comment 0

Westbank unveils #BloorAndBathurst before filing development application

image

Last night Westbank went public with their first design for the southwest corner of Bloor and Bathurst in Toronto (the Honest Ed’s site).

There’s no name for the project yet and they haven’t even submitted a development application to the city, but I can tell you that there was a lot of excitement in the room last night. Over 500 people showed up at the Park Hyatt. And I think it only partially had to do with the fact that they were offering up free grilled cheese sandwiches.

If you’d like to get a feel for last night’s open house, check out #BloorAndBathurst on Twitter. And if you’d like to learn more about the project, check out Alex Bozikovic’s piece in the Globe and Mail. It’s pretty exciting stuff. I’m not going to repeat all of the project details here because Alex has already eloquently done that. All of the developer’s information boards can also be found online, here.

What I instead want to talk about is Westbank’s community engagement process. In Toronto, it’s quite rare to see this level of public consultation pre-application. And that’s because the city only requires it once a development application has been formally made.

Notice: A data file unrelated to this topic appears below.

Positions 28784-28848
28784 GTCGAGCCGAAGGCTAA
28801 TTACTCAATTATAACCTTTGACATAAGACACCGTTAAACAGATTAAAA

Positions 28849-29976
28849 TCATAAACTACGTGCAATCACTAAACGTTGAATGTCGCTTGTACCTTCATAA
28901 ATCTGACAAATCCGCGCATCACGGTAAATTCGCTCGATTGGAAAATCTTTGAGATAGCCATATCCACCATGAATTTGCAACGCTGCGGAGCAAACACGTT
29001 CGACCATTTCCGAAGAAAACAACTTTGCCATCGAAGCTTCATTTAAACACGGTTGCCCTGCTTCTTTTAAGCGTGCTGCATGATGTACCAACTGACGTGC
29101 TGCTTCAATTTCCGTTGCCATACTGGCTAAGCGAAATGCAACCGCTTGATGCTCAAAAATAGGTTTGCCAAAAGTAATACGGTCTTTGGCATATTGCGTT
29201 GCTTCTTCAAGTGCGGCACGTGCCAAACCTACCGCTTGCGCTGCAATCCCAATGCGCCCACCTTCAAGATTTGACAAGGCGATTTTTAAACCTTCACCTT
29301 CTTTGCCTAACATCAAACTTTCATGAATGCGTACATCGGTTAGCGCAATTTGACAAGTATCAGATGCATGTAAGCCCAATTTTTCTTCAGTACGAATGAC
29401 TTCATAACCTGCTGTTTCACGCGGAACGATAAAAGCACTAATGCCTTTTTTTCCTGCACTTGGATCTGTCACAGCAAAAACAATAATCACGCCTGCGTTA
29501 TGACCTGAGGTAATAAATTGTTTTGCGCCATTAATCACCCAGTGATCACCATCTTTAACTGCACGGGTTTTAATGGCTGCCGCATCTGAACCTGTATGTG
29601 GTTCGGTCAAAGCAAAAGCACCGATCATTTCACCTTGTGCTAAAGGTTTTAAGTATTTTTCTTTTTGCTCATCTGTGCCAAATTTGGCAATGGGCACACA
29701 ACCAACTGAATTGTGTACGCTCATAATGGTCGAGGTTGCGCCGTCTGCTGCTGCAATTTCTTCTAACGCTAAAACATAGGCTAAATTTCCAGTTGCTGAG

But I’m of the opinion that the status quo isn’t actually the optimal strategy for city building. In fact, I’ve argued before that public consultation is broken.

And the reason I think that is because the typical process doesn’t allow for a critical mass of community feedback, both early on and throughout the process (think lean startup methodologies). In-person public meetings are too much friction for a lot people and getting feedback only once an application has been submitted means that a lot of work has already been done, which is the opposite of lean.

In the case of #BloorAndBathurst, last night was part of an engagement process that began last year.

Now, part of the reason that many developers don’t adopt this model is because of fear. There’s a belief that many communities just don’t like change, period. But is that really the public opinion? Or do we simply not have enough data and enough feedback loops built into the city building process?

Time will tell how this approach works out for Westbank, but I have a pretty good feeling that they’ll do just fine.

Image (Sketchup model + watercolor): Westbank via Globe and Mail

Leave a Reply

Fill in your details below or click an icon to log in:

WordPress.com Logo

You are commenting using your WordPress.com account. Log Out /  Change )

Google photo

You are commenting using your Google account. Log Out /  Change )

Twitter picture

You are commenting using your Twitter account. Log Out /  Change )

Facebook photo

You are commenting using your Facebook account. Log Out /  Change )

Connecting to %s